Wouldn't it be great if I could come up with some creative, visually attractive way of enhancing and strengthening miter joints that could become a sort of personal signature? I realize this is somewhat silly because I don't have the Greenes' creativity, but you can't blame me for trying, can you?
Here's what I'm after:
- Strengthened and enhanced mitered corner
- Fast and easy to make with hand tools
- Creative and unique
What else could I do? I don't like pegging this joint because there is so little material between the tip of the miter and the peg, so I don't think it is very strong. But what if you put a peg diagonally through the joint so that it appeared on both sides? It would be much stronger and you'd see an oval that might look nice, so that is what I tried next:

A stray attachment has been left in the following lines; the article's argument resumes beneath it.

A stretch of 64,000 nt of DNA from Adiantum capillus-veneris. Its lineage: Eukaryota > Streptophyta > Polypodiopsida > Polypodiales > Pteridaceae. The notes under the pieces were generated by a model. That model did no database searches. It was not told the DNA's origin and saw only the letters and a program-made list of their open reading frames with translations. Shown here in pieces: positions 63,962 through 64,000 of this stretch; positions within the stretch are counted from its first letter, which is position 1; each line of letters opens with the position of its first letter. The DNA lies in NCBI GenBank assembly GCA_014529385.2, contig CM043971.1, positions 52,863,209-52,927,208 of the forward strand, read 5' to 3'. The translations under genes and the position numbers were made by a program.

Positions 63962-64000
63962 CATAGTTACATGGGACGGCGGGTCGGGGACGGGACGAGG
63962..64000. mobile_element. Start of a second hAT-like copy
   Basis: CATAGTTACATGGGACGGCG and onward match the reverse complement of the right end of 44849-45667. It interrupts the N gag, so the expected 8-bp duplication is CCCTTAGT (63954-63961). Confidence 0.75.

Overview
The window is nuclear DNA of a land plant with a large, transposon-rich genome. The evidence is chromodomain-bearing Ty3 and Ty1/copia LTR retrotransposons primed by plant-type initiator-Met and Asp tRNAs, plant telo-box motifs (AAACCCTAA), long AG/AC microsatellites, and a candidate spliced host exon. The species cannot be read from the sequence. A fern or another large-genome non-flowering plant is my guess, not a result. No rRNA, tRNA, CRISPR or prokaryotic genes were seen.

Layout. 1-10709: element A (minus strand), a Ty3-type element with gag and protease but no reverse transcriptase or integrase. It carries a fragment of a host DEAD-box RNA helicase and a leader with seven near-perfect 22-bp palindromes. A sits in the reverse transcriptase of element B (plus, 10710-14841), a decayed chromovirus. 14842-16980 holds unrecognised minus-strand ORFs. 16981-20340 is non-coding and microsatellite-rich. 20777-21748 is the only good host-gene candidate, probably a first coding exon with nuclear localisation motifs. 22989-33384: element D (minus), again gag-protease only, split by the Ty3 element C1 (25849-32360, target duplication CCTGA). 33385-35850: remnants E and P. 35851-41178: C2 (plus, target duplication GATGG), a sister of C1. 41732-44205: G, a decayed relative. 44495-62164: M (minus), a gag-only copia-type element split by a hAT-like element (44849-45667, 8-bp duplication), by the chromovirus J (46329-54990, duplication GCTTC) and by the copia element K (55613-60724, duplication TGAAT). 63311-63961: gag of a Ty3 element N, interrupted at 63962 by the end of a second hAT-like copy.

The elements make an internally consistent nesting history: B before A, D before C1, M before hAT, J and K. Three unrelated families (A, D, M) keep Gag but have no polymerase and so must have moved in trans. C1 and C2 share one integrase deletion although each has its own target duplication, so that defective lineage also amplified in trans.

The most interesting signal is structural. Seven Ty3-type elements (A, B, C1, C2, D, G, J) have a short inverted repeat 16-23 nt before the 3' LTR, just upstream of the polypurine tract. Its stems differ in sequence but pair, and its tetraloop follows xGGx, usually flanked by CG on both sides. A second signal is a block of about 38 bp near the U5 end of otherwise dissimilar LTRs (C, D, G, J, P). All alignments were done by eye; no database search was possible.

I had hit a dead end ... and then I thought of the Greenes. I drilled a larger hole a quarter of an inch deep straight in on the top of the diagonal peg, grabbed one of the hollow chisels from the old mortise attachment for my drill press that I haven't used in years and whacked it in, then glued in a piece of square stock to fit the hole. I sawed off the insert about an eighth of an inch above the surface and, not expecting it to work, I went over it with a sanding sponge. To my amazement, the sponge pillowed the square peg, just like the ones Greene and Greene made. (Actually it was the Hall brothers who made them, but that is another story.)
tedious effort you always hear about. OK, my square pegs probably aren't as good, but I like them and they sure are fast. Fast is as fast does.
This is the best idea I have come up with so far. I haven't heard of running a dowel diagonally through a mitered joint before and the peg is so far away from the corner that it looks like an attractive decoration, not a part of the joint. Still like the butterflies better though and I think I have a better appreciation of why splines are the usual choice.